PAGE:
Brighton Half Marathon 2020

February 25, 2020


Last Sunday saw my home city play host to the 30th anniversary of the Brighton Half Marathon.  It's now one of the most popular half marathons in the country and helps raise a lot of money for both Sussex Beacon, our local HIV charity,  and a variety of national charities. It was however an absolutely vile day weather wise with a lot of the UK totally besieged by storms.  Several events had been cancelled with high winds being a potential hazard and right up until Sunday morning I was keeping an eye out for alerts. 

But we're clearly made of sterner stuff and it was business as usual.  Anything that could fly away and couldn't be battened down was dispensed with so no gantry, flags or signage and the thousands of undeterred runners turned out for the start at 9.30am.  I was one of 3 PR photographers employed by the race and my area was miles 7 - 12 which incorporated Hove Lawns, the beach huts, Peace Statue, bandstand and I360. 

It was very tough conditions for the competitors - they were running into the wind for several miles and then had the joy of a very stormy promenade stretch with waves actually breaking over the turquoise Victorian railings.  And they had to dig especially deep because apart from the stalwart families and charity supporters, there weren't the usual masses of spectators lining the streets cheering them on.  They well and truly earned their sponsorship money.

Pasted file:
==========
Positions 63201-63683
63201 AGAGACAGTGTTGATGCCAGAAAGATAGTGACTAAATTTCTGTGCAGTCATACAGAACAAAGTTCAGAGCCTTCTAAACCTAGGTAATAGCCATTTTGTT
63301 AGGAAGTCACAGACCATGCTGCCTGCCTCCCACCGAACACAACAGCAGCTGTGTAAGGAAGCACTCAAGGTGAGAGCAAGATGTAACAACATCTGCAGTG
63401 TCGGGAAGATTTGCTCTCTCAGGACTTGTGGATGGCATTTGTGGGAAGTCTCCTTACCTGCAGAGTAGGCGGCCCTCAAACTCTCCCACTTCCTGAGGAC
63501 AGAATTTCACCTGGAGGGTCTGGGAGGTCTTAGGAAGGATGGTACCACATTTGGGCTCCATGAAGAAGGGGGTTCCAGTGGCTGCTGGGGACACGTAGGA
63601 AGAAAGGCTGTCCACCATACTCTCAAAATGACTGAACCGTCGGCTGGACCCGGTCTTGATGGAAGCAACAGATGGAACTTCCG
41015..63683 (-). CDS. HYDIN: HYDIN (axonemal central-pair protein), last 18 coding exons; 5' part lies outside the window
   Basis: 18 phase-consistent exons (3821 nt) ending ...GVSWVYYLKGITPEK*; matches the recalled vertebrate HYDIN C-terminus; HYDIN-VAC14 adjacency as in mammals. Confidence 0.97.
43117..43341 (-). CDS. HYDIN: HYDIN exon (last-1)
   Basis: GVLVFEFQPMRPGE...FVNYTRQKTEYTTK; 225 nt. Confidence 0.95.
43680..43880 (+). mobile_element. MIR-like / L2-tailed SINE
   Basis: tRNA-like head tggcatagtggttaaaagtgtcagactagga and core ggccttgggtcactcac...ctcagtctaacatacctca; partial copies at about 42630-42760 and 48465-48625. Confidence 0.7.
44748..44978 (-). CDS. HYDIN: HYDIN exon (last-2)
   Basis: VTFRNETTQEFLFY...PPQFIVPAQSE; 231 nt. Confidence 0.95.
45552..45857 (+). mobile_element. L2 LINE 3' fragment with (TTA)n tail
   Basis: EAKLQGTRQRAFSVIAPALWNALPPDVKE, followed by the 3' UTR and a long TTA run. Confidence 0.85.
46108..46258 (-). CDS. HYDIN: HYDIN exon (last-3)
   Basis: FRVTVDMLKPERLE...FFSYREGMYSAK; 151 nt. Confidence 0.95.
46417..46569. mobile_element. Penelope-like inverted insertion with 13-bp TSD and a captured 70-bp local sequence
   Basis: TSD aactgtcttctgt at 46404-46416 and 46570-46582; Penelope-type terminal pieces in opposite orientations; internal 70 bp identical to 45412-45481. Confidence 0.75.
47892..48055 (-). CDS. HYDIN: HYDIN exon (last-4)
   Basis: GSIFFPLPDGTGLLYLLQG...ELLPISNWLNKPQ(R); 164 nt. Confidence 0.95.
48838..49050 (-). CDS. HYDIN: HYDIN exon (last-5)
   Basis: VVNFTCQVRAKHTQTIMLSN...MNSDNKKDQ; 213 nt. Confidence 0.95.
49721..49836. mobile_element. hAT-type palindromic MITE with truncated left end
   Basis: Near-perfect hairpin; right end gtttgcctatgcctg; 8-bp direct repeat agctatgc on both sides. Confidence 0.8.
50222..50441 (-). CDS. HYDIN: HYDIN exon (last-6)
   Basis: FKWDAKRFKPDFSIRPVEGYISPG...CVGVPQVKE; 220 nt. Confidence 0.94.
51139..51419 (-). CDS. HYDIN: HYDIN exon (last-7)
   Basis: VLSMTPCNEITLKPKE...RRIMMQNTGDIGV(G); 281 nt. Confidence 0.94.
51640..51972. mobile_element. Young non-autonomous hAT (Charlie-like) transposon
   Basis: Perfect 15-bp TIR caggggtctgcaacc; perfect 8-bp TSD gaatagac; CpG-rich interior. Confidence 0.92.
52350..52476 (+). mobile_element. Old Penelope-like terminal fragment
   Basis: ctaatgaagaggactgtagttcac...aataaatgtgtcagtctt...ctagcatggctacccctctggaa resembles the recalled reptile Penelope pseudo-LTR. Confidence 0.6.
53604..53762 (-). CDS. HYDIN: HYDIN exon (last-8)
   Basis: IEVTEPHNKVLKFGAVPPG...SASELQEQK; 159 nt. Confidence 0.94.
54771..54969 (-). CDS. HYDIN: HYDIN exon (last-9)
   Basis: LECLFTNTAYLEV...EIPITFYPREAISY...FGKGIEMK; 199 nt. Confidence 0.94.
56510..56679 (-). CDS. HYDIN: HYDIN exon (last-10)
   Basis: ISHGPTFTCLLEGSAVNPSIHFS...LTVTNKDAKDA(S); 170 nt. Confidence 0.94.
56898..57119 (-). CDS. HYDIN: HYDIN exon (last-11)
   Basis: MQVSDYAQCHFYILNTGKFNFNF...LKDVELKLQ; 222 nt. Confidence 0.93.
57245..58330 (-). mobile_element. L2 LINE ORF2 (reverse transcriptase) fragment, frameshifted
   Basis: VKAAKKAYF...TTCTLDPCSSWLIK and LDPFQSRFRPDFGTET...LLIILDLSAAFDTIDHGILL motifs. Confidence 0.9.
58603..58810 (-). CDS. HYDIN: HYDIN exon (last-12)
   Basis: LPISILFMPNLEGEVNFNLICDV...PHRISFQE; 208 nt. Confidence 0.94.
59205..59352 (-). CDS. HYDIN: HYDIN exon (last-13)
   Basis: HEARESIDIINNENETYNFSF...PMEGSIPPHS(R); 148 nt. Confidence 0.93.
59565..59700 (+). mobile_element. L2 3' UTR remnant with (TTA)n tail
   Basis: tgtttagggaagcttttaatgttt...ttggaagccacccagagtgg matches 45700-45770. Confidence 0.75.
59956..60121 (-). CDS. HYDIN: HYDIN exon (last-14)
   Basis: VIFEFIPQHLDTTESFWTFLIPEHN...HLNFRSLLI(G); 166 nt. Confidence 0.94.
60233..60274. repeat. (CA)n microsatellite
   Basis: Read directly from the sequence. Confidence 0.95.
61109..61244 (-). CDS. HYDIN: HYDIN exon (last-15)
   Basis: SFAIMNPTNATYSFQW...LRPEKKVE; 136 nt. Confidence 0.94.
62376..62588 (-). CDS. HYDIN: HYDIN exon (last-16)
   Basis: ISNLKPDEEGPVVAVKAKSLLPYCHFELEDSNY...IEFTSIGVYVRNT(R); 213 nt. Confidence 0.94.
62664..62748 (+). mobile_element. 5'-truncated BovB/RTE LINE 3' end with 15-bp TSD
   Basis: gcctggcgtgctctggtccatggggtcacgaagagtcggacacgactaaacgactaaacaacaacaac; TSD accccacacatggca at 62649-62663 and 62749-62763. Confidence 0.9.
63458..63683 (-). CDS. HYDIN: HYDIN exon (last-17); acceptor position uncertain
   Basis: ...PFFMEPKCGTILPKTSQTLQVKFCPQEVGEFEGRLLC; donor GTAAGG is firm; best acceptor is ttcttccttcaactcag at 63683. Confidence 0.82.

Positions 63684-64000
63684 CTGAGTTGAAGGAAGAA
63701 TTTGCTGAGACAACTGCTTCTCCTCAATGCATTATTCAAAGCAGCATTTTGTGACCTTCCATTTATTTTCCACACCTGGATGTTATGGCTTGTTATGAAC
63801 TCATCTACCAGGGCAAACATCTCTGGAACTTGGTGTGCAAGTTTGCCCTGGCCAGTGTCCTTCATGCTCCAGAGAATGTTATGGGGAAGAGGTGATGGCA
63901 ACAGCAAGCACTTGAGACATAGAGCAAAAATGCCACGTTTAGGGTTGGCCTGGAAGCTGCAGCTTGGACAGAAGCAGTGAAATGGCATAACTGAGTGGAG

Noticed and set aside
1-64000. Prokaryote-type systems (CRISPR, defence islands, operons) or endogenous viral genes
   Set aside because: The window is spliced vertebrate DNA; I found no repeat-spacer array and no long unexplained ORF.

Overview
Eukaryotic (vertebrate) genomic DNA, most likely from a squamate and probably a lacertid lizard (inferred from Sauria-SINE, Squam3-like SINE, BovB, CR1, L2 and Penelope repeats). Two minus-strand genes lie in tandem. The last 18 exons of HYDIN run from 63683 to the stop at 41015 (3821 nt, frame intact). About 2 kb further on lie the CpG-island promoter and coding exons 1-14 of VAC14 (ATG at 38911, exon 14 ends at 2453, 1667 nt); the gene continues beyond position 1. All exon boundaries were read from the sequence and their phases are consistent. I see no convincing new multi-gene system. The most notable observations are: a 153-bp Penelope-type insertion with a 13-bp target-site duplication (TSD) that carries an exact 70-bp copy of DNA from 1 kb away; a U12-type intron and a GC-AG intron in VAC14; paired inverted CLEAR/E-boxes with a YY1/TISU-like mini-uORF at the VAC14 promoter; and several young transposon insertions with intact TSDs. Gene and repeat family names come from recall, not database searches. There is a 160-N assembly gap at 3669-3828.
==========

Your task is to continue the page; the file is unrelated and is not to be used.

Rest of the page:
This type of weather is fairly tricky to shoot in, both from a practical and a content perspective.  I kept getting that horrible windy spray rain all over my lenses and one of my cameras had real trouble focusing.  I did panic slightly that it had gotten completely fogged up because all I could see through the viewfinder was a fairly alarming whiteness when I scrolled back.  Mercifully this wasn't the case when I uploaded and looked on my screen but there always that pause of dread.  Content wise it was what it was which is maybe not ideal PR wise for promoting either mass participation PBs or a challenging enough but fun sunny seaside destination mini break race weekend. Whilst capturing suffering and grueling conditions is par for the course  with endurance stuff, it's the polar opposite of groups of cheery women in tutus and pompoms posing for shots en route which typifies the imagery for mass participation road running events. But anyway, if nothing else I hope that some of my shots are a testament to the competitors showing some true grit out there.

An absolute high point was the group of Penny Farthing cyclists who started the race and rode up and down the course encouraging the runners - a truly fantastic sight to see.

Here are a few shots to give you an insight into the race. Bask in the smug glow of feeling much warmer and more comfortable and less bedraggled than anyone in front, or indeed behind (!) the camera that day.


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